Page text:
Intense meetings of the Gang of Four continued on a rolling basis. By now this committee had supplanted Cabinet as the government’s chief decision-making forum. Those involved were Rudd, Gillard, Swan, finance minister Lindsay Tanner and their offices. Wong often attended. The procrastination was endless. An example involved a meeting in the Cabinet room at Parliament House in April. Rudd often kept people waiting, but at this one, ministers, heads of departments and staff shuffled their papers for three hours. As the time ticked by, it was assumed by those drumming their fingers on the table that the prime minister was making a desperate attempt to uncover an alternative climate change policy. Rudd, meanwhile, was in full view in the Parliament House courtyard, outside Aussies Cafe, surrounded by paper, apparently working with his economic adviser, Andrew Charlton, on some answers. But then again, perhaps he was not working on carbon pricing at all. In any case, no new ideas were forthcoming.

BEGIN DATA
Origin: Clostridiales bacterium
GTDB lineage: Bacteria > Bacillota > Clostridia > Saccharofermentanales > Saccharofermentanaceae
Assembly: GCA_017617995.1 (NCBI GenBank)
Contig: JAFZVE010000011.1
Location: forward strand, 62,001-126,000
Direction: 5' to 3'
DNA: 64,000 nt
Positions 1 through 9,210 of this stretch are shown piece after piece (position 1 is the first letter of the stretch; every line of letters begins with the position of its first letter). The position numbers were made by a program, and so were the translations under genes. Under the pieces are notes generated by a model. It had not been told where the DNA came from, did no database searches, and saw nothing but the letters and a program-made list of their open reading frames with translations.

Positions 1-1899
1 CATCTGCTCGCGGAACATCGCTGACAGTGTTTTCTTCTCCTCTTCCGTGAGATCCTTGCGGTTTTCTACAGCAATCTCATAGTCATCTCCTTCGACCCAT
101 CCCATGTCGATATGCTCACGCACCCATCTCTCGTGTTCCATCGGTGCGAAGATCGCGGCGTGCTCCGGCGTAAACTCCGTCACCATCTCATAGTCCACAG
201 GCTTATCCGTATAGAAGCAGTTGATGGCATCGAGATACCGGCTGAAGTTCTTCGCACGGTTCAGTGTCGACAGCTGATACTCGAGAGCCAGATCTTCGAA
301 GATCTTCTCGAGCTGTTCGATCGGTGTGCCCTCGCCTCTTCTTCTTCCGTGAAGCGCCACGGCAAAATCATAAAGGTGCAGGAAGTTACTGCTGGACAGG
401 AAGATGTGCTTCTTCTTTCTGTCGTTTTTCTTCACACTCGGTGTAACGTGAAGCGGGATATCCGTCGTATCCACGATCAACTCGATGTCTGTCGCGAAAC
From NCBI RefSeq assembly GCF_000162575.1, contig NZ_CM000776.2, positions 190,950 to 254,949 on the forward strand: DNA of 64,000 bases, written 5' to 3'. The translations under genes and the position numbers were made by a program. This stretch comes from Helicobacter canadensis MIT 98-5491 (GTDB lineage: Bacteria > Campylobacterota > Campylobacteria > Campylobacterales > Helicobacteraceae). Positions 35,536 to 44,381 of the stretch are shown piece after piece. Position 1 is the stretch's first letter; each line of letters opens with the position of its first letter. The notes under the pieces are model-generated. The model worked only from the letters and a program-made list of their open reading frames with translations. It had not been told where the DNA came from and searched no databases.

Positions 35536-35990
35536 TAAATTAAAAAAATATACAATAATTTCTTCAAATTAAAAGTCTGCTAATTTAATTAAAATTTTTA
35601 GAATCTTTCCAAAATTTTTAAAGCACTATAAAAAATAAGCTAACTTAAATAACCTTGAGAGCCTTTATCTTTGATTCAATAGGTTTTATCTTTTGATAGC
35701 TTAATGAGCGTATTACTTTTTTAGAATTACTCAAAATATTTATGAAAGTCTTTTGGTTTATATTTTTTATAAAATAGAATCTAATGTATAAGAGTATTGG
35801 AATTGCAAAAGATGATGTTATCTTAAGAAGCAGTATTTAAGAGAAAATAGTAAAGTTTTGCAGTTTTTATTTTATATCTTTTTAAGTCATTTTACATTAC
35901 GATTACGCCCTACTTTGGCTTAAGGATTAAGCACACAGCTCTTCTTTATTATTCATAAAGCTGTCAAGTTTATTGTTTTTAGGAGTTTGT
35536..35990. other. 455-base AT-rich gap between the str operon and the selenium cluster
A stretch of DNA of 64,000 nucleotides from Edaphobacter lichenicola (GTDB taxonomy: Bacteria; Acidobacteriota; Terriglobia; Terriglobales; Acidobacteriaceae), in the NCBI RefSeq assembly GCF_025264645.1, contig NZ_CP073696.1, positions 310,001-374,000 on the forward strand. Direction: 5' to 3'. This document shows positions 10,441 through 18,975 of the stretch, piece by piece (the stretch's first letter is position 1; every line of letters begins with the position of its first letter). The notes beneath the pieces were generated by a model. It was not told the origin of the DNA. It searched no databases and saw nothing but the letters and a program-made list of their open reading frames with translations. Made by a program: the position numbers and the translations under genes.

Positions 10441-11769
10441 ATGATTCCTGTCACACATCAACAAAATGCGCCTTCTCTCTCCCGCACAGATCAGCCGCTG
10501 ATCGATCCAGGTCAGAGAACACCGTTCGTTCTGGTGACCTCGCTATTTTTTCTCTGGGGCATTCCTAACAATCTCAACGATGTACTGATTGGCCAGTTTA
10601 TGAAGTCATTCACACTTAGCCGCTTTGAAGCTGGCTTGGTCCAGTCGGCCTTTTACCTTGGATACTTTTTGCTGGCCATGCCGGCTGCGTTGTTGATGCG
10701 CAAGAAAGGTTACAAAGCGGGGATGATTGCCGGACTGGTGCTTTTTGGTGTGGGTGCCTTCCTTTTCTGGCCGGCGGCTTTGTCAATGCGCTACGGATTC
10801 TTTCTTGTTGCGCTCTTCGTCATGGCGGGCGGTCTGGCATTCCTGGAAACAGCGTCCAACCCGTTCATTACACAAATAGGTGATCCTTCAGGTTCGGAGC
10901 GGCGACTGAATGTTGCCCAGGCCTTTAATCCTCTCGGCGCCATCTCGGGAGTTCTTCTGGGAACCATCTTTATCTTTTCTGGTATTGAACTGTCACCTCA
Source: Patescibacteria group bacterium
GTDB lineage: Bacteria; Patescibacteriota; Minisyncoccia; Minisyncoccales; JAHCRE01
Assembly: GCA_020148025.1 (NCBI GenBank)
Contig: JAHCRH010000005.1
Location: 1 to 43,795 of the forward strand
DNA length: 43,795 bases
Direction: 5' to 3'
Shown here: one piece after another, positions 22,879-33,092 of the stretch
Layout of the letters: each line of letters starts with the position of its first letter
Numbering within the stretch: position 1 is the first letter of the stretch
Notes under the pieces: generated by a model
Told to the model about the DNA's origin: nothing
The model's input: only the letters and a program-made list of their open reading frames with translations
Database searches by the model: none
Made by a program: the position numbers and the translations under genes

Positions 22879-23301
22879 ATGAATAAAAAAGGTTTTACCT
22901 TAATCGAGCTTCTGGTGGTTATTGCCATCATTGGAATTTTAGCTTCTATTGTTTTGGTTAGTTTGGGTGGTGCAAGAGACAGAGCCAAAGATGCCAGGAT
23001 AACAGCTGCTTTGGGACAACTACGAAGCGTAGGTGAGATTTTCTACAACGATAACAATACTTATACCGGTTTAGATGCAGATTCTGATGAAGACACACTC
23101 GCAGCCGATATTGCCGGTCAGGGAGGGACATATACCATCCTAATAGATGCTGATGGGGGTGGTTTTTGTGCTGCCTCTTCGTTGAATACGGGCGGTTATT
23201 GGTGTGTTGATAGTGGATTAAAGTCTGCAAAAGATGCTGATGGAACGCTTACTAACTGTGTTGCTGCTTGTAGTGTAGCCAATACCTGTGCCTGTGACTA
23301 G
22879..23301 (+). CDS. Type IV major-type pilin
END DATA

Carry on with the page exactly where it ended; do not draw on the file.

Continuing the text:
Final judgments for the May budget were required urgently. For Swan, the decision to abandon the scheme had already been made months earlier "by the fact we hadn’t taken a decision". It was now just a matter of getting it out of the budget. "If we’re not going to go full steam ahead, we have to take it out," he said. While the CPRS was being squeezed by the budget on one side, it was clear on the other that it was now too late to implement it, for practical reasons, even if it could be negotiated through parliament. It was also obvious that it was too late for a climate change election. A decision on the prime minister’s signature climate change policy was about to be made by default.

People who had given up two years of their lives to work on Rudd's scheme were nervous. This was the day of reckoning when the backbreaking effort would probably be shown to be futile. The Gang of Four gathered with Wong in the Cabinet room in the high-rise Commonwealth building at Waterfront Place, Brisbane. The future of the CPRS was the only significant item on the agenda. In the months since Copenhagen there had been many occasions when Gillard and others had tried to get Rudd to sit in a room with different combinations of ministers and advisers. But getting a full and direct discussion had been virtually impossible. The time had now come when a decision could be made, but it was too late for the CPRS.